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CHAMBERS'S EDUCATIONAL COURSE-EDITED BY

W. AND R. CHAMBERS.

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Edinburgh : Printed by W. and R. Chambers. NOTICE.

In this introductory treatise on Arithmetic, the utmost simplicity of language has been studied in expressing the rules; and in every instance their meaning is shewn by examples wrought out at length before the eye of the pupil, accompanied with detailed explanations of the mode of working the questions.

In the present edition, the exercises and explanatory notes have been greatly extended, and many new rules have been added, that were not given in the former edition ; such as Equation, Partnership, the Square and Cube Roots, Duodecimals, &c. The work will be found to contain all the ordinary rules taught at school.

An account of the proposed Decimal System of reckoning money, with examples and exercises, has been given as an Appendix.

INTRODUCTION TO ARITHMETIC.

ARITHMETIC is the art of counting or reckoning by means of Numbers.

Number expresses either a unit--that is, one of anything, as one man, one table-or a collection of units of the same kind, as two horsemen, five books, a thousand feet.

NOTATION AND NUMERATION. NOTATION is the method of expressing numbers by means of certain signs or figures; thus—1, 2, 3.

NUMERATION is the art of numbering, that is, of reading or expressing numbers in words; thus-1, one; 2, two.

THE FIGURES used to express numbers are the following :one, two, three, four, five, sis, seven, eight, nine, nothing or nought 1 2 3 4 5 6 7 8 9 0

The first nine of these figures, when standing separately or singly, thus—1, 2, 3, 9, represent the numbers from one to nine. The last, 0, called a nothing or nought, expresses no number, and has no value in itself; but it is used to affect the value of the other figures when annexed to them, as will presently be explained.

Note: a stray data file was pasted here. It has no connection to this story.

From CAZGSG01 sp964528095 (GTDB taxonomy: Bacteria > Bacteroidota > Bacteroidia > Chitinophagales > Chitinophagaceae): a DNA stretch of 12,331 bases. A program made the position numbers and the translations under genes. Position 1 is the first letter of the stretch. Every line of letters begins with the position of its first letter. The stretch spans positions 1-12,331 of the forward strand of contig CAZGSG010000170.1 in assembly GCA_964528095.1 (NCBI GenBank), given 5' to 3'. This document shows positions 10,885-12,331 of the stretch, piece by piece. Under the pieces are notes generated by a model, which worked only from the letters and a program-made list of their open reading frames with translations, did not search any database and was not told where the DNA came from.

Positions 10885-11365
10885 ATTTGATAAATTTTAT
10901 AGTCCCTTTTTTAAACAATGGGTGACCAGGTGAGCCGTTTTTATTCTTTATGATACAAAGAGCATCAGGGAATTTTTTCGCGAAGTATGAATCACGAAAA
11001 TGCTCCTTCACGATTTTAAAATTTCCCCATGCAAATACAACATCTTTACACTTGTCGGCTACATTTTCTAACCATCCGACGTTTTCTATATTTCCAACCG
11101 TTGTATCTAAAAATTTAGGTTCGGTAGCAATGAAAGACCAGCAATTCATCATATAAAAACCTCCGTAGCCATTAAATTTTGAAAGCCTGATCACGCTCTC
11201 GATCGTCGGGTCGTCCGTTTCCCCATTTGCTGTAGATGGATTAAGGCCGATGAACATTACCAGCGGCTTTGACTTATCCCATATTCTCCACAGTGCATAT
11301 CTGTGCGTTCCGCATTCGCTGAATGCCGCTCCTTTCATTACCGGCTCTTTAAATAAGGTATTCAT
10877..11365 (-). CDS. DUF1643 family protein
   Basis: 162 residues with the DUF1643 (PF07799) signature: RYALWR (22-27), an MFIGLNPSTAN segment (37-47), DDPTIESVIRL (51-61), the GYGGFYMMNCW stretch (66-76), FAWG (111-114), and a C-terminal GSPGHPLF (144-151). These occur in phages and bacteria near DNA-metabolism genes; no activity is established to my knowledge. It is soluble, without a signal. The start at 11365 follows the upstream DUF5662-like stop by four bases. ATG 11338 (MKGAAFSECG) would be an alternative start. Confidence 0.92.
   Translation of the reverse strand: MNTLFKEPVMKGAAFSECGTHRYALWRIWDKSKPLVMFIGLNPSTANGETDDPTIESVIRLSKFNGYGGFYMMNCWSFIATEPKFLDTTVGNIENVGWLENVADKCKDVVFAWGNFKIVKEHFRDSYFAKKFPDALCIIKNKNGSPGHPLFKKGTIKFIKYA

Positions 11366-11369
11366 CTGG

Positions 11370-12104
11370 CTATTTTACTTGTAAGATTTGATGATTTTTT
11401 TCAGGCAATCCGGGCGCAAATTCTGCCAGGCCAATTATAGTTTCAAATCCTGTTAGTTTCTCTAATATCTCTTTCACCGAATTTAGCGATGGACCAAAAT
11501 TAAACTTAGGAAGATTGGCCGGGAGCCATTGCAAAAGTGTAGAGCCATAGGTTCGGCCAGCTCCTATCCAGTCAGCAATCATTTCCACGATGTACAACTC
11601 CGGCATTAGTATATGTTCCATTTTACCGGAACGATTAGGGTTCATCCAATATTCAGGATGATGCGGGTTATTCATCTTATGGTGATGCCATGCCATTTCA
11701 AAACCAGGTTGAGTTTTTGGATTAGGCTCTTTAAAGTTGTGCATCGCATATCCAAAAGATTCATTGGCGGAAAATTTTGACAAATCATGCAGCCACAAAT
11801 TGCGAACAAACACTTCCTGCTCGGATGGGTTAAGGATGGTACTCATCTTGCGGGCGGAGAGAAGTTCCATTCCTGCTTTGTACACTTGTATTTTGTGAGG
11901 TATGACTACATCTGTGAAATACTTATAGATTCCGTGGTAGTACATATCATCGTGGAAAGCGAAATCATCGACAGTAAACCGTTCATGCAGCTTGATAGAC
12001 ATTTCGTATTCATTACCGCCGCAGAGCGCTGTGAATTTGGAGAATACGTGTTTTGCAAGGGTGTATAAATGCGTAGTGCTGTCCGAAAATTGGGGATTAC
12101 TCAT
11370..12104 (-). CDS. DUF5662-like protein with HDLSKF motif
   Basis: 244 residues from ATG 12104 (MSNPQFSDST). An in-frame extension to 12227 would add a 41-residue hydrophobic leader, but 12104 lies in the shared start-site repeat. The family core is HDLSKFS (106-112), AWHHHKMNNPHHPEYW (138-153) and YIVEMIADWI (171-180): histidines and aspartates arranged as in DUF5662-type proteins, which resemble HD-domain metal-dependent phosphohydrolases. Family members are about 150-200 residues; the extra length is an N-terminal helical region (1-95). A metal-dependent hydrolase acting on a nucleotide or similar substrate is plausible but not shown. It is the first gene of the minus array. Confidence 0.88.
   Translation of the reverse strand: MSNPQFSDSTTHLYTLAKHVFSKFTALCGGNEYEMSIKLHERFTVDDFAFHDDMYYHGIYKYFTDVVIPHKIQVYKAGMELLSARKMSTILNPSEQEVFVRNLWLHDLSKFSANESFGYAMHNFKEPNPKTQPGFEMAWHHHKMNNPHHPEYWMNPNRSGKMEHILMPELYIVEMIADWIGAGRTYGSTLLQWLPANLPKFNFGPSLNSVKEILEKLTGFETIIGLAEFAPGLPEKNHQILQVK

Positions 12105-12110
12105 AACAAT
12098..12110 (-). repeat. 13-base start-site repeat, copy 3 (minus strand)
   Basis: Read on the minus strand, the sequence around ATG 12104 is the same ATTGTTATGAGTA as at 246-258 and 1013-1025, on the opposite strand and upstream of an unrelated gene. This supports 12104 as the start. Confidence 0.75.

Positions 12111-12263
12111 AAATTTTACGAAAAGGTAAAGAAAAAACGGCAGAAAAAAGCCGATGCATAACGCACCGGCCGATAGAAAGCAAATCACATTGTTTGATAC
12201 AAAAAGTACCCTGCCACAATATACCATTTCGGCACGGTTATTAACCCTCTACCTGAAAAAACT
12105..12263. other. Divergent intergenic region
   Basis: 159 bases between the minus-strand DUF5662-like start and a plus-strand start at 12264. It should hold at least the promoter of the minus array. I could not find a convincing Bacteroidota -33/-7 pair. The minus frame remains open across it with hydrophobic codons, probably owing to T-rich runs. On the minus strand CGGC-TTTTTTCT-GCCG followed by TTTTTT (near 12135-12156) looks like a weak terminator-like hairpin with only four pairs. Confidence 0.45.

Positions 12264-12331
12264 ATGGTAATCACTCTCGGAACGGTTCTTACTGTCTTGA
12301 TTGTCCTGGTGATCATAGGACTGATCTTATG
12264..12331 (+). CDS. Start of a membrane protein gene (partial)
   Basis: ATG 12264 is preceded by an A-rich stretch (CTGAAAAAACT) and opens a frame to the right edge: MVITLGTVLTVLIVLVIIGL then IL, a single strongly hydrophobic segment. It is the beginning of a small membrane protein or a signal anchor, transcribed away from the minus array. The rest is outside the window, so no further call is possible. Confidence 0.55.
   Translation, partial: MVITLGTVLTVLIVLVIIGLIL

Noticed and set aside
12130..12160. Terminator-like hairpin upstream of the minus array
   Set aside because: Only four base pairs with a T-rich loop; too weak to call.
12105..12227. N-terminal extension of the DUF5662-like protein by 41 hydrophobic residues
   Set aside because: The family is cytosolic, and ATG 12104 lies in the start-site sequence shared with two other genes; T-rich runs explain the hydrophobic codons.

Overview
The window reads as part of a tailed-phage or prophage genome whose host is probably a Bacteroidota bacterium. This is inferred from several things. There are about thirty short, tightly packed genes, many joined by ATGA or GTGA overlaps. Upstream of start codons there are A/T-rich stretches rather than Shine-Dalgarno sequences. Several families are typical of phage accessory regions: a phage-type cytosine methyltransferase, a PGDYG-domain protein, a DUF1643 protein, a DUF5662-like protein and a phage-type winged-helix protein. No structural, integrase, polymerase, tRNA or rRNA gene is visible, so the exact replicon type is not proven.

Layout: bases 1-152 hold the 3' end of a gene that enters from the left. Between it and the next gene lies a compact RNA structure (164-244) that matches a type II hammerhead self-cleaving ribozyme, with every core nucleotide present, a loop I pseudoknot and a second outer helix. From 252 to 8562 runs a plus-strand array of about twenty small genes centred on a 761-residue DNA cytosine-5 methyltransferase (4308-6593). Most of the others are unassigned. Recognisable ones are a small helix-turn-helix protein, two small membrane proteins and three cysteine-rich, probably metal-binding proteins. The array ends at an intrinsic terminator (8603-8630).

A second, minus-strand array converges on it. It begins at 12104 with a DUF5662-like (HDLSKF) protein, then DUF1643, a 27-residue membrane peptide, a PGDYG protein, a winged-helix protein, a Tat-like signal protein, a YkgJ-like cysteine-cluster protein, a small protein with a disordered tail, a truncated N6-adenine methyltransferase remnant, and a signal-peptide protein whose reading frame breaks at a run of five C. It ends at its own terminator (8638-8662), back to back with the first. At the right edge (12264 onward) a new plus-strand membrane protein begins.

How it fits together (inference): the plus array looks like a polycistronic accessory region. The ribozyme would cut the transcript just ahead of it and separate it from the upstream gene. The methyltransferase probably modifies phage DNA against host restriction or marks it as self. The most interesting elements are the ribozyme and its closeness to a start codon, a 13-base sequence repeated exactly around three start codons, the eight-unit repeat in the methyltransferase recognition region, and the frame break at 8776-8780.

It is by means of these ten figures and their combinations that all numbers are expressed.

Each of these figures, besides the simple value which it has when standing alone, as 1, one, 2, two, &c., has also, when standing in connection with other figures, a local value—that is, a value depending on the place it occupies in the number.

Thus, 4 by itself means simply four, namely, four units; but if it become the second figure from the right, by a nothing or any other figure being placed after it-tlius, 40, or 45—the 4 has ten times its former value, and means 4 tens, or forty; and if it become the third from the right, by another figure being annexed --thus, 400, or 456–the 4 is again increased tenfold in value, and means 4 hundreds; and so on, the addition of each new figure increasing tenfold the value of those before it.

It is in this way that the nothing, though it has no value in itself, affects the value of the other figures, by altering their place or rank. Each of the other figures has a siinilar effect on the rest when annexed to them.

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